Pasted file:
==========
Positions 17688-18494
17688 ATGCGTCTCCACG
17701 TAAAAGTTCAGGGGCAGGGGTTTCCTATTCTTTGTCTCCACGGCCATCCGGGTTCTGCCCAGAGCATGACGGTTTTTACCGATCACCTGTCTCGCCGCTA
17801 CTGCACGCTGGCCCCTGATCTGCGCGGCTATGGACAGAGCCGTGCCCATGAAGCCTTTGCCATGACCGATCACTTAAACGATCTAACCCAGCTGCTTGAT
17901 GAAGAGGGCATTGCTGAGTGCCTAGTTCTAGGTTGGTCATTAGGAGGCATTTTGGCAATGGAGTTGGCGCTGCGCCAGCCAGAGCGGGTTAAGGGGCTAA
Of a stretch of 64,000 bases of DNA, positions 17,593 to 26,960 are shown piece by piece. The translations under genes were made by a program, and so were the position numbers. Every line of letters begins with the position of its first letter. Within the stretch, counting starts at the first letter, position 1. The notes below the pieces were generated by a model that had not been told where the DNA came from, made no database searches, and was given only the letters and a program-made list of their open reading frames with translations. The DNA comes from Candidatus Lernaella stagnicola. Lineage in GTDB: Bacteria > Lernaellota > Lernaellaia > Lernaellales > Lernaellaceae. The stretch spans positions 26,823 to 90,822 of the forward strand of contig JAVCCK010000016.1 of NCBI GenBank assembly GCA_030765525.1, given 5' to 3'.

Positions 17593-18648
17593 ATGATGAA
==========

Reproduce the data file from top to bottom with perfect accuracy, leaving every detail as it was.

Positions 17688-18494
17688 ATGCGTCTCCACG
17701 TAAAAGTTCAGGGGCAGGGGTTTCCTATTCTTTGTCTCCACGGCCATCCGGGTTCTGCCCAGAGCATGACGGTTTTTACCGATCACCTGTCTCGCCGCTA
17801 CTGCACGCTGGCCCCTGATCTGCGCGGCTATGGACAGAGCCGTGCCCATGAAGCCTTTGCCATGACCGATCACTTAAACGATCTAACCCAGCTGCTTGAT
17901 GAAGAGGGCATTGCTGAGTGCCTAGTTCTAGGTTGGTCATTAGGAGGCATTTTGGCAATGGAGTTGGCGCTGCGCCAGCCAGAGCGGGTTAAGGGGCTAA
Of a stretch of 64,000 bases of DNA, positions 17,593 to 26,960 are shown piece by piece. The translations under genes were made by a program, and so were the position numbers. Every line of letters begins with the position of its first letter. Within the stretch, counting starts at the first letter, position 1. The notes below the pieces were generated by a model that had not been told where the DNA came from, made no database searches, and was given only the letters and a program-made list of their open reading frames with translations. The DNA comes from Candidatus Lernaella stagnicola. Lineage in GTDB: Bacteria > Lernaellota > Lernaellaia > Lernaellales > Lernaellaceae. The stretch spans positions 26,823 to 90,822 of the forward strand of contig JAVCCK010000016.1 of NCBI GenBank assembly GCA_030765525.1, given 5' to 3'.

Positions 17593-18648
17593 ATGATGAA